Vintage Organ Donates Parts for Two New Instruments

It’s often hard to know what to do with a classic bit of electronics that’s taking up far too much of the living room for its own good. But when the thing in question is an electronic organ from the 1970s, the answer couldn’t be clearer: dissect it for its good parts and create two new instruments with them.

Judging by [Charlie Williams]’ blog posts on his Viscount Project, he’s been at this since at least 2014. The offending organ, from which the project gets its name, is a Viscount Bahia from the 1970s that had seen better days, apparently none of which included a good dusting. With careful disassembly and documentation, [Charlie] took the organ to bits. The first instrument to come from this was based on the foot pedals. A Teensy and a custom wood case turned it into a custom MIDI controller; hear it in action below. The beats controller from the organ’s keyboard was used for the second instrument. This one appears far more complex, not only for the beautiful, hand-held wooden case he built for it, but because he reused most of the original circuitry. A modern tube amp was added to produce a little distortion and stereo output from the original mono source, with the tip of the tube just peeking above the surface of the instrument. We wish there were a demo video of this one, but we’ll settle for gazing at the craftsmanship.

In a strange bit of timing, [Elliot Williams] (no relation, we assume) just posted an Ask Hackaday piece looking for help with a replacement top-octave generator for another 1970s organ. It’s got a good description of how these organs worked, if you’re in the mood to learn a little more.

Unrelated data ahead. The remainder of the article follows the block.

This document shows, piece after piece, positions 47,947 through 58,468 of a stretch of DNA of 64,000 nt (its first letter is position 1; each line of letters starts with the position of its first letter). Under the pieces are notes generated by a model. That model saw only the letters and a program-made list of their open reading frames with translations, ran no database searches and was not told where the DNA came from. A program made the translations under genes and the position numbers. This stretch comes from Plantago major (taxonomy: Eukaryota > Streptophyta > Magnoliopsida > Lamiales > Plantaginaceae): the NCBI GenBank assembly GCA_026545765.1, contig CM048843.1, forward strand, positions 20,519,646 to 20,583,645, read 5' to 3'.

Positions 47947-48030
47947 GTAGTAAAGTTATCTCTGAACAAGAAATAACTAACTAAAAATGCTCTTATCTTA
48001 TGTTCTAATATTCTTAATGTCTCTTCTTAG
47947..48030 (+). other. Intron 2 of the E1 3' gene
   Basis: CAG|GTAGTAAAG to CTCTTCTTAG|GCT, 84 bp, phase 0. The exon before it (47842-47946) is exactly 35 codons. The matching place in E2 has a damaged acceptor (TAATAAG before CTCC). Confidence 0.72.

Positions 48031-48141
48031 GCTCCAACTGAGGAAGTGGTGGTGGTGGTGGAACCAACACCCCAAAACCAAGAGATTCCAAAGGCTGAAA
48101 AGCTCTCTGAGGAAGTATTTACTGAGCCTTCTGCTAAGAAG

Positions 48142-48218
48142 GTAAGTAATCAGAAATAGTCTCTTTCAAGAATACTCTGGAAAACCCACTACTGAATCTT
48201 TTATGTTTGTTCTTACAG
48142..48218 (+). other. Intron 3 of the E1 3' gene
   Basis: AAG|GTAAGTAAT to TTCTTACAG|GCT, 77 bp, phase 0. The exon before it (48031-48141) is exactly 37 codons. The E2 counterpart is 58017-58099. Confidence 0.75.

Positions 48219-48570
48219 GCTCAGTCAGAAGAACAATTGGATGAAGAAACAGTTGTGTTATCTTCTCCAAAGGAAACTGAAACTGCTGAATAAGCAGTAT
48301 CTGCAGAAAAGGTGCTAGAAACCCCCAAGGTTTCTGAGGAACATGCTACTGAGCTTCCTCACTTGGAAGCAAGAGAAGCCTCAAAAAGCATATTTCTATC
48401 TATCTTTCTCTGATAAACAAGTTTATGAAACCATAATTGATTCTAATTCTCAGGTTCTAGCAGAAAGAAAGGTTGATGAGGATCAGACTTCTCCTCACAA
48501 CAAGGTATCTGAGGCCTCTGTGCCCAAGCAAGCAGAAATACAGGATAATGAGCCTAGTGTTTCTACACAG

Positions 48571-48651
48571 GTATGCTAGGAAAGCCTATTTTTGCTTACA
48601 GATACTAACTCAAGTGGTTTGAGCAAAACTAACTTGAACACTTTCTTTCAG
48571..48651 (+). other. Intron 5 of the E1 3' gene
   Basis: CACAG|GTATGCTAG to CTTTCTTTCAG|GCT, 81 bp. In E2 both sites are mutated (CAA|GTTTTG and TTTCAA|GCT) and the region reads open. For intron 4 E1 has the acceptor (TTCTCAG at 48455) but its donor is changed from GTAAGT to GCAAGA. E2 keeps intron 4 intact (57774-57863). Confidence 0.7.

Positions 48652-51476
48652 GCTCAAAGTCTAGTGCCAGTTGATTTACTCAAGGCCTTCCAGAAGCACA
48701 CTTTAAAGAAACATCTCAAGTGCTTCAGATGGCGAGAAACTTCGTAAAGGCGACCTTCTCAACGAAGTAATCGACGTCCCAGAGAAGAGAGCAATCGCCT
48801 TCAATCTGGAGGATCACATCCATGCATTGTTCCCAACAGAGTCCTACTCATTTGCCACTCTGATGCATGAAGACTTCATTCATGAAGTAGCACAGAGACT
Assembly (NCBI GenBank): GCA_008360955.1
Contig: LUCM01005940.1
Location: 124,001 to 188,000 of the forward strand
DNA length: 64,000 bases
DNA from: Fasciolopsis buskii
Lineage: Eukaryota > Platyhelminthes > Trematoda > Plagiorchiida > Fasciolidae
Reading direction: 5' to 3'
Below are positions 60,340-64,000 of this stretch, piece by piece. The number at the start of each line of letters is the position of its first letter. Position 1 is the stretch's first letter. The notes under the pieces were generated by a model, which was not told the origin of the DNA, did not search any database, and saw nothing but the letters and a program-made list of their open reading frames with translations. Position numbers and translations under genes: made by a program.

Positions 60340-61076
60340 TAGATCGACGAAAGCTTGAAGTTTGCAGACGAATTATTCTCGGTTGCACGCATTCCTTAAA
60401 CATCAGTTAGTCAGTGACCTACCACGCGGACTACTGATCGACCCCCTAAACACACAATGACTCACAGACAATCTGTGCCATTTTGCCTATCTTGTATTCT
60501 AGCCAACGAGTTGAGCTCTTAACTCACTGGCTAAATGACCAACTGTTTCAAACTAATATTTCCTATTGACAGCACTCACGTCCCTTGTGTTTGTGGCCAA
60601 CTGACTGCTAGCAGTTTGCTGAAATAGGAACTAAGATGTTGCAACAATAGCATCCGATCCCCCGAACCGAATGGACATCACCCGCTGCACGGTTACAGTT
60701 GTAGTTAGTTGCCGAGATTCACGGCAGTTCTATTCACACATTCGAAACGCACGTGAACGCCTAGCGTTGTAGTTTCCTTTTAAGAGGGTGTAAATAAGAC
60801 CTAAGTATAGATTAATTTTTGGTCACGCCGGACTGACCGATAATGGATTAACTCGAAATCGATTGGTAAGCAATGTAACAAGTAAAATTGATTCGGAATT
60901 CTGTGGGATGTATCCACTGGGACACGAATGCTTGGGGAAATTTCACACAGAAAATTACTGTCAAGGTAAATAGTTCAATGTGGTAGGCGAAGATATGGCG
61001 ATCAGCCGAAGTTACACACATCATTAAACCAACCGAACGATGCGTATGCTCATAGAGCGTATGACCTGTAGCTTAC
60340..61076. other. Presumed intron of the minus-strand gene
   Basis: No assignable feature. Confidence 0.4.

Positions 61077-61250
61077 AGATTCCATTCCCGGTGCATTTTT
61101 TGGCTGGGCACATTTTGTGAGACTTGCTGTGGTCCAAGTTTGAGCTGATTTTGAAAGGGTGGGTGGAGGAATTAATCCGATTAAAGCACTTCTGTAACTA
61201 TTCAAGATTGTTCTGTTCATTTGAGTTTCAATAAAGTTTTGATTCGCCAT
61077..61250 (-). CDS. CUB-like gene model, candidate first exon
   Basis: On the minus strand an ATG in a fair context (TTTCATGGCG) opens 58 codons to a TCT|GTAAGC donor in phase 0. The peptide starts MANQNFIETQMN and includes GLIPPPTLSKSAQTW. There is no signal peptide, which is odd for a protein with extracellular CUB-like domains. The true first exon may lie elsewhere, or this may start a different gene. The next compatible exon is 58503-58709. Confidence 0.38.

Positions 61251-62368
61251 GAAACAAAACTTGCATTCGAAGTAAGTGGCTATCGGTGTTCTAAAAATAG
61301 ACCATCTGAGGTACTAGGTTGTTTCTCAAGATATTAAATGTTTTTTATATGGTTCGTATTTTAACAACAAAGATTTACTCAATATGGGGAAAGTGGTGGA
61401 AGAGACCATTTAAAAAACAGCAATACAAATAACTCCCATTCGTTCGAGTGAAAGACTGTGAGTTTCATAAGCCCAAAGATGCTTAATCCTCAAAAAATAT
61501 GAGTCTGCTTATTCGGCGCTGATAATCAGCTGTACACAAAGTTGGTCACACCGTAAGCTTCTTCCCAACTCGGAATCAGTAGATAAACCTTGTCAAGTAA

8 thoughts on “Vintage Organ Donates Parts for Two New Instruments

  1. The rhythm boards from Lowery and Hammond (70/80’s) are best sounding of that era. You can push more than one button and mash the rhythms, instead of the last button logic to a big chip. A few were added on by dealers and are easy to take off and do this.

    I have a 2 octave pedal board that needs the MIDI treatment. Only as big as two of the type in this post, not the floor filling type. Most of all I harvested a chord matrix keyboard from an S6, Hammond’s attempt to entice the many accordion players into an organ. It has more chords than the 120 bass type on the squeezebox. It will require a little extra decoding as it has 2X6 instead of the 12 outputs one for each note in an octave.

  2. Cool build I will definitely have to peek back in to see that rhythm section do its thang :)
    Love those. As echodelta pointed out, the multipush button trick is super sweet and these era machines are easy to modify with individual outputs for each drum :) I re-purposed a bass pedal system many moons ago as a poor man’s midi Taurus but it got destroyed when a tree literally fell on it :(

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